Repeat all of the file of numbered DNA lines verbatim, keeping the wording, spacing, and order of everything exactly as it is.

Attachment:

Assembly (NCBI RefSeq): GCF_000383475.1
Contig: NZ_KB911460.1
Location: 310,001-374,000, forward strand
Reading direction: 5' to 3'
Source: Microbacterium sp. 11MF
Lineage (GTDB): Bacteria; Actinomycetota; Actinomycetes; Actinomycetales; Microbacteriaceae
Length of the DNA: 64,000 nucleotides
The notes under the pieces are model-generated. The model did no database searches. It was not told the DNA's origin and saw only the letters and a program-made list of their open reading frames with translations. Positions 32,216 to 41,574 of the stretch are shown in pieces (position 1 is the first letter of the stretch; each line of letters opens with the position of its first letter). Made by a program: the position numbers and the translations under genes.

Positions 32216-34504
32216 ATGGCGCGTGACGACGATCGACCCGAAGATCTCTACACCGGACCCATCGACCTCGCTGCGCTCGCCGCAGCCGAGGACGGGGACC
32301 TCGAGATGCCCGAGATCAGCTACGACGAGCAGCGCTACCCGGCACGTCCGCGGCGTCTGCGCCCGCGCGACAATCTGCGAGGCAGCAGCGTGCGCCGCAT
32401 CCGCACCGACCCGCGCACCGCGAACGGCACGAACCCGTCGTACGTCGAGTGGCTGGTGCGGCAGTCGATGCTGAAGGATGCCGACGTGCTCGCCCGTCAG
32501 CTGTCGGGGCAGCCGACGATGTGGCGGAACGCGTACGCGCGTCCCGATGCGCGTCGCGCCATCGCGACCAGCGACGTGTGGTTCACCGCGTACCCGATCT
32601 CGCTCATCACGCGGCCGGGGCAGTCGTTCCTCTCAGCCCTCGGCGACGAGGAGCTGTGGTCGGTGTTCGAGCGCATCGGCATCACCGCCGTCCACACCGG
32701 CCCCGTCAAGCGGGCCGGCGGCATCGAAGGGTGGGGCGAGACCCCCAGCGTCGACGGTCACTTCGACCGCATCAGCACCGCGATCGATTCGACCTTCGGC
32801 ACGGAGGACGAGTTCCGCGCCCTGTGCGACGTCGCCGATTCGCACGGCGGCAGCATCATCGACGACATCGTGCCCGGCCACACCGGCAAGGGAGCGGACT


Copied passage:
Assembly (NCBI RefSeq): GCF_000383475.1
Contig: NZ_KB911460.1
Location: 310,001-374,000, forward strand
Reading direction: 5' to 3'
Source: Microbacterium sp. 11MF
Lineage (GTDB): Bacteria; Actinomycetota; Actinomycetes; Actinomycetales; Microbacteriaceae
Length of the DNA: 64,000 nucleotides
The notes under the pieces are model-generated. The model did no database searches. It was not told the DNA's origin and saw only the letters and a program-made list of their open reading frames with translations. Positions 32,216 to 41,574 of the stretch are shown in pieces (position 1 is the first letter of the stretch; each line of letters opens with the position of its first letter). Made by a program: the position numbers and the translations under genes.

Positions 32216-34504
32216 ATGGCGCGTGACGACGATCGACCCGAAGATCTCTACACCGGACCCATCGACCTCGCTGCGCTCGCCGCAGCCGAGGACGGGGACC
32301 TCGAGATGCCCGAGATCAGCTACGACGAGCAGCGCTACCCGGCACGTCCGCGGCGTCTGCGCCCGCGCGACAATCTGCGAGGCAGCAGCGTGCGCCGCAT
32401 CCGCACCGACCCGCGCACCGCGAACGGCACGAACCCGTCGTACGTCGAGTGGCTGGTGCGGCAGTCGATGCTGAAGGATGCCGACGTGCTCGCCCGTCAG
32501 CTGTCGGGGCAGCCGACGATGTGGCGGAACGCGTACGCGCGTCCCGATGCGCGTCGCGCCATCGCGACCAGCGACGTGTGGTTCACCGCGTACCCGATCT
32601 CGCTCATCACGCGGCCGGGGCAGTCGTTCCTCTCAGCCCTCGGCGACGAGGAGCTGTGGTCGGTGTTCGAGCGCATCGGCATCACCGCCGTCCACACCGG
32701 CCCCGTCAAGCGGGCCGGCGGCATCGAAGGGTGGGGCGAGACCCCCAGCGTCGACGGTCACTTCGACCGCATCAGCACCGCGATCGATTCGACCTTCGGC
32801 ACGGAGGACGAGTTCCGCGCCCTGTGCGACGTCGCCGATTCGCACGGCGGCAGCATCATCGACGACATCGTGCCCGGCCACACCGGCAAGGGAGCGGACT